This CAPA report features a summary of recent aviation sustainability and environment news, selected from the 300+ news alerts published daily by CAPA. For more information, please contact us.
European Commission adopts package of proposals to reduce emissions
European Commission adopted (14-Jul-2021) a package of proposals to make the EU‘s climate, energy, land use, transport and taxation policies fit for reducing net greenhouse gas emissions by at least 55% by 2030, compared to 1990 levels. Proposals related to the aviation industry include:
- Phase out free emission allowances for aviation and align with the global Carbon Offsetting and Reduction Scheme for International Aviation (CORSIA);
- Remove the mandatory fuel tax exemption for fuel used on intra-EU flights, but exempt cargo-only flights from fuel tax;
- Introduce minimum tax rates applicable to aviation fuels used on intra-EU flights to stimulate the use of more sustainable aviation fuels and encourage airlines to use more efficient and less polluting aircraft;
- Proposed tax rates on aviation fuel will increase gradually over a ten year period to reach a minimum rate of EUR10.75/GJ EU-wide;
- Sustainable and alternative aviation fuels will benefit from a zero minimum tax rate;
- Revise the ETS aviation rules to strengthen the price signal incentivising costs effective aviation emission reductions and help ensure that the sector accelerates its decarbonisation and contributes its fair share to the EU‘s climate objectives;
- ETS allowances allocated to airlines for free will be phased out over time;
- Alternative Fuels Infrastructure Regulation will require that aircraft have access to clean electricity supply at major airports;
- ReFuelEU Aviation Initiative will oblige fuel suppliers to blend increasing levels of sustainable aviation fuels in jet fuel taken o-board at EU airports, including synthetic low carbon fuels;
- Alternative Fuel Infrastructure Regulation introduces the obligation to provide electricity supply to all stationary aircraft in TEN-T core and comprehensive network airports instead of jet fuel. This obligation will apply to all gates, as of 2025, and to all outfield posts, as of 2030. In addition, by no later than 2030 Member States will need to ensure that all electricity supplied to stationary aircraft comes directly from the electricity grid or from on-site generated renewable energy;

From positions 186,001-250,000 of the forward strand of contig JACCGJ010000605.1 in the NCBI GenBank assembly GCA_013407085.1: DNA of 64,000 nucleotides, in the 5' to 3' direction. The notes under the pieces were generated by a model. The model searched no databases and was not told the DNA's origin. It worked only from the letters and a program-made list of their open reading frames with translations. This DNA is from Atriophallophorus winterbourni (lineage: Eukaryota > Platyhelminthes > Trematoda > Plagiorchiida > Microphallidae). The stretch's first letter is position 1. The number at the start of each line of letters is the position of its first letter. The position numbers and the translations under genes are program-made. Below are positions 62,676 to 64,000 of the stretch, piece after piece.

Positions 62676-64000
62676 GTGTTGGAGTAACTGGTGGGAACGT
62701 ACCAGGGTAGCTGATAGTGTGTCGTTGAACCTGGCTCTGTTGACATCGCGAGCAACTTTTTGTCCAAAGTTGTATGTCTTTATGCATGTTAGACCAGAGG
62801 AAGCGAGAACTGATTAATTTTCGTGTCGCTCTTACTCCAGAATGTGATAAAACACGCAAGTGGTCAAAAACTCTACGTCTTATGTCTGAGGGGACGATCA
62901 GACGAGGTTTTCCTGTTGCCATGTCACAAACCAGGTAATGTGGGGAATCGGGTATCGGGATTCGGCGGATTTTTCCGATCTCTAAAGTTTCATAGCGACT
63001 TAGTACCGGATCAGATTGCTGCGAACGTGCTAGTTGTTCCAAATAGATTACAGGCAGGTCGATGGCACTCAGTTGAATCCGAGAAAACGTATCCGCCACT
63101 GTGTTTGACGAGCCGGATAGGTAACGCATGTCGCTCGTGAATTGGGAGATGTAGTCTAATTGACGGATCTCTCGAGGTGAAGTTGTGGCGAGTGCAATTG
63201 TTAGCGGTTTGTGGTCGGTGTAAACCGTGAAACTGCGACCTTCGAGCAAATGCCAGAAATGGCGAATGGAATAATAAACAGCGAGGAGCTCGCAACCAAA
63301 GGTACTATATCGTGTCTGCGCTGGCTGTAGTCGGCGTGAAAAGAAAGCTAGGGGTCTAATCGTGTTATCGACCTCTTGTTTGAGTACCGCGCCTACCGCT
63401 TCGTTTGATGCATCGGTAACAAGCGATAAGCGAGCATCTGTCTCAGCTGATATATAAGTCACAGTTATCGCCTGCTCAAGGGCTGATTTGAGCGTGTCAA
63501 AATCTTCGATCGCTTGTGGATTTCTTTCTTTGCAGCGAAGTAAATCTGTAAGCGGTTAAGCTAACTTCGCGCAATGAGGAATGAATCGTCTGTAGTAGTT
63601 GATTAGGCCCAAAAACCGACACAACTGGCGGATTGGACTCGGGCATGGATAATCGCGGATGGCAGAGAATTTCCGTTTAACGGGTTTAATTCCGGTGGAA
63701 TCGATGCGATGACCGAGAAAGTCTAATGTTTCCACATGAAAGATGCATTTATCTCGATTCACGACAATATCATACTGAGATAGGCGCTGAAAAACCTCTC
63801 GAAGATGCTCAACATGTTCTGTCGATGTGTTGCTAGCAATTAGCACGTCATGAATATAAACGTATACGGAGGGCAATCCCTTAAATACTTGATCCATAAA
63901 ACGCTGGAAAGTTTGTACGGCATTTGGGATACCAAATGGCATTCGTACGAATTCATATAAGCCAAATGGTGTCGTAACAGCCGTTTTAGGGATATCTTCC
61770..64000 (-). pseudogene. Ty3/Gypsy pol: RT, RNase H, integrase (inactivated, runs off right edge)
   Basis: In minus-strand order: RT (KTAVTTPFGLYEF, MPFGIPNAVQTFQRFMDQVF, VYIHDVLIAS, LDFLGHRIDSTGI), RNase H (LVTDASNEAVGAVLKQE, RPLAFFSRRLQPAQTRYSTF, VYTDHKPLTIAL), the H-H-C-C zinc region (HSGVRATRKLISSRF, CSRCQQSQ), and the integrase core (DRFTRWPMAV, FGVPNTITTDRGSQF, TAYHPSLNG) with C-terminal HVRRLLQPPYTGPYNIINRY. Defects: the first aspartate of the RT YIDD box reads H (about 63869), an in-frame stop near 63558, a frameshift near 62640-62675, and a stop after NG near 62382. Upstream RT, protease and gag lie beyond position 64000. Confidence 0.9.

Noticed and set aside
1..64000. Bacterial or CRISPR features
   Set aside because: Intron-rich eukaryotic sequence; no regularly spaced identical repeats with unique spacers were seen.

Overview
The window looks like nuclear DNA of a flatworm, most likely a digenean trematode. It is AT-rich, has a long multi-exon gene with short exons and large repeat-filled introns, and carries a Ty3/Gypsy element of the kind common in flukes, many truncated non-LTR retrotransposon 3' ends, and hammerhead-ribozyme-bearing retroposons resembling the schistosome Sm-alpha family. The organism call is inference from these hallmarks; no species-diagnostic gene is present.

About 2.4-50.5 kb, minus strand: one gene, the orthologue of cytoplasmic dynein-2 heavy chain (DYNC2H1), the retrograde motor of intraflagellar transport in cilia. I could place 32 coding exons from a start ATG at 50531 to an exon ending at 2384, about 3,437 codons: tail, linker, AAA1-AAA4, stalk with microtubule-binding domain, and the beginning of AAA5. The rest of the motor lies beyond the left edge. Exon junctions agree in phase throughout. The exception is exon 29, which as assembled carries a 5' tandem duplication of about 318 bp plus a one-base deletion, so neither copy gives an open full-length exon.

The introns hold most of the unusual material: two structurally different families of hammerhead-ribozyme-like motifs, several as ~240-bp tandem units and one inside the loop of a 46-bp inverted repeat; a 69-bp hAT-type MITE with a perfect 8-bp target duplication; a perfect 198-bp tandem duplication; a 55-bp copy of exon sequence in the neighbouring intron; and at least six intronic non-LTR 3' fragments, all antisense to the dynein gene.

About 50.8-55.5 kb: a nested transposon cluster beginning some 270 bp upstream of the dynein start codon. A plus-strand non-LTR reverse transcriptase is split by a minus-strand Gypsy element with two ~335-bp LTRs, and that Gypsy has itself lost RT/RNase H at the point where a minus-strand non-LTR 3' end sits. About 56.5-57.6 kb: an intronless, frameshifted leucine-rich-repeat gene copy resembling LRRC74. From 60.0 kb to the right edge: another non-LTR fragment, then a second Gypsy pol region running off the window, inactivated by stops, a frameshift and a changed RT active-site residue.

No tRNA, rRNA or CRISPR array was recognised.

- Airlines will be obliged to uplift SAF-blended aviation fuel when departing from EU airports;
- ReFuelEU obliges fuel suppliers to include more SAF into jet fuel from 2030 to 2050:
- 2% by 2025;
- 5% by 2030;
- 20% by 2035;
- 32% by 2040;
- 38% by 2045;
- 63% by 2050. [more – original PR]
Excerpt from original report: European Green Deal: Commission proposes transformation of EU economy and society to meet climate ambitions
Today, the European Commission adopted a package of proposals to make the EU‘s climate, energy, land use, transport and taxation policies fit for reducing net greenhouse gas emissions by at least 55% by 2030, compared to 1990 levels. Achieving these emission reductions in the next decade is crucial to Europe becoming the world’s first climate-neutral continent by 2050 and making the European Green Deal a reality. With today’s proposals, the Commission is presenting the legislative tools to deliver on the targets agreed in the European Climate Law and fundamentally transform our economy and society for a fair, green and prosperous future.
A comprehensive and interconnected set of proposals